Richard Jolly, World Economics, September 2000
In this rejoinder to David Henderson’s article "False Perspective: the UNDP view of the world" (World Economics Vol 1 No 1 January-March 2000), Richard Jolly, former special adviser to the Administrator of the United Nations Development Programme, argues that Hen ... More


Sins of the Commission Sins of the Commission: The Meltzer Report on international financial institutions
Graham Bird, World Economics, September 2000
In the aftermath of the East Asian financial crisis there has been much discussion of a new international financial architecture. A significant contribution to this debate is the Report of the International Financial Institution Advisory Commission, sponsored by the US ... More


Response to Professor Bird Response to Professor Bird
Allan Meltzer, World Economics, September 2000
Allan Meltzer responds to Graham Bird’s article "Sins Of The Commission: The Meltzer Report On International Financial Institutions" [World Economics, Vol.1, No.3, July-September 2000]. In that article, Bird argued that the International Financial Institutions Ad ... More


The International Economic System in the Twentieth Century The International Economic System in the Twentieth Century: An interview with Barry Eichengreen
Brian Snowdon, World Economics, September 2000
This wide-ranging discussion takes in globalisation, the causes of the Great Depression (and the likelihood of future recurrences), the Marshall Plan and post-war European recovery, growth in the 1950s and 60s followed by the problems of the 70s, and the strengths and w ... More


Save the Planet: Sell Carbon Save the Planet: Sell Carbon
David Pearce, World Economics, September 2000
This article examines the political economy of agreements on global greenhouse emissions reduction. The author explains the complex emissions trading mechanisms set up under the 1997 Kyoto Protocol and considers the likely size and structure of a future market for emiss ... More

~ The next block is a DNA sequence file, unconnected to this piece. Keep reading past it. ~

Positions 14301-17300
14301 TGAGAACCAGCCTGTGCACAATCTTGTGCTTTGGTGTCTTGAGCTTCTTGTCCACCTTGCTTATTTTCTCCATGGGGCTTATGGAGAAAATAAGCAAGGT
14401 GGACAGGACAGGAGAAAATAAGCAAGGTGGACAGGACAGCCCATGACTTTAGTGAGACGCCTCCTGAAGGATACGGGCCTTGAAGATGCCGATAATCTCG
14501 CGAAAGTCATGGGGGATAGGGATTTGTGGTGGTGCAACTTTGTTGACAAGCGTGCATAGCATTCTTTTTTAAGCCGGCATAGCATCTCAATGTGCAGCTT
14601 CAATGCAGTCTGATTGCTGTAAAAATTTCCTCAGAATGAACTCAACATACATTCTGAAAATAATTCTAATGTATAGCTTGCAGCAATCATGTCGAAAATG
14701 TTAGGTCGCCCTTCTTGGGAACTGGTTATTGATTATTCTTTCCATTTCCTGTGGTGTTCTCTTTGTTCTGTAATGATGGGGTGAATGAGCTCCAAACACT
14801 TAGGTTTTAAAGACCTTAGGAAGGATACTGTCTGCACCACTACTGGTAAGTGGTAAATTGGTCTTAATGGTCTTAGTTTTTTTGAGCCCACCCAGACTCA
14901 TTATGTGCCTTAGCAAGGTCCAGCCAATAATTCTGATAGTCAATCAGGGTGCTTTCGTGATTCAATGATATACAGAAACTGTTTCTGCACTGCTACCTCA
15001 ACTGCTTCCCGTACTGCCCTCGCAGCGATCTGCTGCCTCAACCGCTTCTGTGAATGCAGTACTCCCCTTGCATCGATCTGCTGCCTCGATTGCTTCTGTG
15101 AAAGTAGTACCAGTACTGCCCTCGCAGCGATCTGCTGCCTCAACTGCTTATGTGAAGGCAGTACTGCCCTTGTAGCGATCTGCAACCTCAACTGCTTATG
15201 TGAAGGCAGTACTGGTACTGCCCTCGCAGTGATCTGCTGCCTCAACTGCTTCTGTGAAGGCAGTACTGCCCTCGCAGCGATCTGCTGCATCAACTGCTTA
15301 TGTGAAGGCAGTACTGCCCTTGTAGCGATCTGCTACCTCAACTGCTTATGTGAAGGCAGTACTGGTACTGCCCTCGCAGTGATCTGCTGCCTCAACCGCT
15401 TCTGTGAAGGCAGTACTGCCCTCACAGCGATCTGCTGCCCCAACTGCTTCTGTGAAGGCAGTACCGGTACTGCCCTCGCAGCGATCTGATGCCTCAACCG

Technical Progress and Global Warming Technical Progress and Global Warming: The case for a technology policy
Dennis Anderson, World Economics, September 2000
The case is argued for a larger and more explicit role for technology policies in responding to climate change. Policies and institutions set up during the Cold War arms race could be reformed and redirected towards the goal of making renewable energy a viable competito ... More


Market-based Instruments Market-based Instruments: If they’re so good, why aren’t they the norm?
Tannis Seccombe-Hett, World Economics, September 2000
Economists have long recommended market-based instruments for efficient environmental policy-making – taxes, tradable permits, auctions of property rights, etc. So why is progress on them so slow? The reality is that any environmental policy faces many political, insti ... More


Can Agriculture Become an Environmental Asset? Can Agriculture Become an Environmental Asset?
Daniel W. Bromley, World Economics, September 2000
Traditional treatments see agricultural practices as inimical to many environmental attributes in rural areas. In the policy arena, farmers and environmentalists often clash over land-use practices, crop monoculture, animal wastes, and the application of chemicals – th ... More


A Multi-coloured GDP -or No New GDP at All? A Multi-coloured GDP -or No New GDP at All?
Horst Zimmermann, World Economics, September 2000
This is a reply to Giles Atkinson’s article ‘Re-thinking Economic Progress’ that appeared in the first issue of World Economics (Vol. 1, No. 1, January – March 2000). Atkinson discussed proposals for the construction of ‘green’ alternatives to Gross Domestic Product (GD ... More


Reply to Professor Zimmermann Reply to Professor Zimmermann
Giles Atkinson, World Economics, September 2000
Giles Atkinson replies to Professor Zimmermann’s "A Multi-coloured GDP -or No New GDP at All?"[World Economics, Vol 1 No 3 July-September 2000] ... More


Owner-occupiers and the Price Index Owner-occupiers and the Price Index
Ralph Turvey, World Economics, September 2000
The treatment of owner-occupied dwellings in Consumer Price Indexes varies between countries and is the subject of continuing controversy. Ralph Turvey explains the alternative possible treatments and reasons for disagreement.

... More


Housing in the South East of England Housing in the South East of England: Some issues raised by the Government’s plans
David Miles, World Economics, June 2000